“One of the few ways as a consumer we can organise is choosing how and where we spend our money,” Brinlee told Al Jazeera.
“They are clearly acting against the interest of their employees,” he added.
“By going against the union, REI could be seen by its core consumer segments as going against its basic brand identity. Consumers are known to punish brands for transgressions,” Aparna Labroo, Professor of Marketing at Northwestern University’s Kellogg School of Business, told Al Jazeera.
That is exactly how Brinlee Jr feels. He shopped there easily once a month until he learned about the union-busting allegations at REI, and then he stopped. He says he’d consider returning when the company starts operating in good faith with its workers.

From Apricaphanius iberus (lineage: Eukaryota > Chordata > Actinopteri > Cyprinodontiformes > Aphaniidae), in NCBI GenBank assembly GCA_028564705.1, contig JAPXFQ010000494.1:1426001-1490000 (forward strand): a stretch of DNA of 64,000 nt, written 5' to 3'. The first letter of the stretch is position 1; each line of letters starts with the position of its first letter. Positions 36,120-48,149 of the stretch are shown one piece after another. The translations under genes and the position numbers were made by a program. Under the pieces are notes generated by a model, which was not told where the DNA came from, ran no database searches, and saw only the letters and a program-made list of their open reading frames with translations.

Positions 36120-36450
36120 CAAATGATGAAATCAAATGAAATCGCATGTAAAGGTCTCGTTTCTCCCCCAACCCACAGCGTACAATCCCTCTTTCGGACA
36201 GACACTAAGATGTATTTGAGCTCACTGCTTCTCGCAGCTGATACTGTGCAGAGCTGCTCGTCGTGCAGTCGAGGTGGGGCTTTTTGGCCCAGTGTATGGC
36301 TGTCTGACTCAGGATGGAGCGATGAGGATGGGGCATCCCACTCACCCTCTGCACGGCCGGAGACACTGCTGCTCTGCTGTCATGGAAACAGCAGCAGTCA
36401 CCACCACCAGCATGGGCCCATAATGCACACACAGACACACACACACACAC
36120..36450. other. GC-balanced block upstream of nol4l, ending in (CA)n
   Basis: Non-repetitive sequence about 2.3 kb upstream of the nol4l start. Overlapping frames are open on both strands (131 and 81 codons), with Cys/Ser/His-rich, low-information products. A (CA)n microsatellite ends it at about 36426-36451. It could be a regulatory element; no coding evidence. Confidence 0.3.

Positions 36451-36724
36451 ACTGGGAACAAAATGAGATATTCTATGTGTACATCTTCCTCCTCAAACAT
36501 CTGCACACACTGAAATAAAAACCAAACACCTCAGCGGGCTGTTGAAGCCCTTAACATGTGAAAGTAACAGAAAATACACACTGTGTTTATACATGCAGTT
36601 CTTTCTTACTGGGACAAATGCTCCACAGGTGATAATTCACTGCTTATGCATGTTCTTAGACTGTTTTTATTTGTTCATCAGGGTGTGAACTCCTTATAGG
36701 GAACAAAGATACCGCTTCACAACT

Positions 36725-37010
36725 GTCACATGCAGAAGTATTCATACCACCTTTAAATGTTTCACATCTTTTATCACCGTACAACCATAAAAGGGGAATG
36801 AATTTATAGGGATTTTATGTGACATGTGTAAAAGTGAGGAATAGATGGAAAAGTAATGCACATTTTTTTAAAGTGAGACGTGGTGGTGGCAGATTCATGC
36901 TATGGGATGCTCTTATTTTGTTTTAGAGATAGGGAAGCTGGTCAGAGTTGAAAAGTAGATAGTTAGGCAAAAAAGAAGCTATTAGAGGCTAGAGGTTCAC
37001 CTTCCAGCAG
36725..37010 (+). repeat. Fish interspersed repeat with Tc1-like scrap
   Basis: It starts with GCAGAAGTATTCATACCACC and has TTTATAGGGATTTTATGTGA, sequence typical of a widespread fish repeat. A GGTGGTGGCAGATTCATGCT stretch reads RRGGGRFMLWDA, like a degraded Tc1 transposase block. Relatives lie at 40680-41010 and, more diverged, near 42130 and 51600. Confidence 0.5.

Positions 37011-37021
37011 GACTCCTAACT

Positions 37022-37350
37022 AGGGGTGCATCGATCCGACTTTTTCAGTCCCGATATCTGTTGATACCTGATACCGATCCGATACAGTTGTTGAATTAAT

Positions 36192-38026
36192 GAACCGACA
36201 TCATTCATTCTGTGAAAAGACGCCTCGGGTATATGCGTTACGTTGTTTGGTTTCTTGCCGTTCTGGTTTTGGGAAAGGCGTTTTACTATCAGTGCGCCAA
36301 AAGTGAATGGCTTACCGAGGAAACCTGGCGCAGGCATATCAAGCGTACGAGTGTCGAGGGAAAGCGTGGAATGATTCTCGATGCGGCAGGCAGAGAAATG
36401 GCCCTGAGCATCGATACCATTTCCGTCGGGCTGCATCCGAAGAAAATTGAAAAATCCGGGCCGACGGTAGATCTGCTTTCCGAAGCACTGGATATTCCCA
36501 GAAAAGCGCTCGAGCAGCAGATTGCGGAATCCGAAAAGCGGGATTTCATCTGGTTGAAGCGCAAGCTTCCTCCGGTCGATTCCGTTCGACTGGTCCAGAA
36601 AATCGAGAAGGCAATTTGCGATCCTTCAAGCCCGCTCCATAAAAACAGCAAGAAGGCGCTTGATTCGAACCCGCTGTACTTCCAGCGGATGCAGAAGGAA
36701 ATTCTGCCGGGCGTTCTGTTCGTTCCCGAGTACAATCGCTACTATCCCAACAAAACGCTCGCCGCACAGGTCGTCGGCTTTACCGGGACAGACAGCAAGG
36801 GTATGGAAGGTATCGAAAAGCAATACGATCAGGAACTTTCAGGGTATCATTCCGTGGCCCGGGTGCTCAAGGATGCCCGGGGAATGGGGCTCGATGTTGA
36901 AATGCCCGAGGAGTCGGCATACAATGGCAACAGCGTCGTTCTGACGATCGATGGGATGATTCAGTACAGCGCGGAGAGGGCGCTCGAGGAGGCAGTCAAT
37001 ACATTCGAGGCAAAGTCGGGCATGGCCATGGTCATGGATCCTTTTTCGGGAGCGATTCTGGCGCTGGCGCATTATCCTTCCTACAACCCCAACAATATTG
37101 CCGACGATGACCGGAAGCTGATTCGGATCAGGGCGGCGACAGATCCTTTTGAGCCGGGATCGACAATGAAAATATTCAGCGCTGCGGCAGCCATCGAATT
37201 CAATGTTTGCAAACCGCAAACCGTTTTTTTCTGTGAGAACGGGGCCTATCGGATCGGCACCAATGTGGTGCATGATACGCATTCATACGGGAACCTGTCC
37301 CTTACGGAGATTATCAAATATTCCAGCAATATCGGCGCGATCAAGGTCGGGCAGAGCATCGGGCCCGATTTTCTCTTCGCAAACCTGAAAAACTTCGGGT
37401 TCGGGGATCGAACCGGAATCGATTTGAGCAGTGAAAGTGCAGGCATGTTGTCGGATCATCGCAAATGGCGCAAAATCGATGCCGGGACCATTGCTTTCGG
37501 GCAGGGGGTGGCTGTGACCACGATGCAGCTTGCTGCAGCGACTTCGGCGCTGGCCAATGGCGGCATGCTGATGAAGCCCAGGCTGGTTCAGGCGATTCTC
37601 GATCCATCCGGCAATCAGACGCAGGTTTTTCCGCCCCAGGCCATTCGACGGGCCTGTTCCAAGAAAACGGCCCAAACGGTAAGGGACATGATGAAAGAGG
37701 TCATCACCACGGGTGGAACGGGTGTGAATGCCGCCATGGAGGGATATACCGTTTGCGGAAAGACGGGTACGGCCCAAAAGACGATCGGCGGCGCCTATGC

“The impact on consumer sentiment and shopping habits during the holiday season will depend on how the public perceives the union fight, how REI responds to the situation, and the values consumers prioritise when making purchasing decisions,” Simpson said.
Brinlee Jr’s position is far from isolated. Alex Bartolo, a wildlife biologist based in Long Beach, California, is among the other consumers that Al Jazeera spoke to who all say they are limiting or outright boycotting the store. Bartolo also has an REI credit card which he says he intends to cancel.
“I think if REI supported what their employees wanted, operated in good faith negotiations and stopped union busting, I would reconsider my opinion,” Bartolo told Al Jazeera.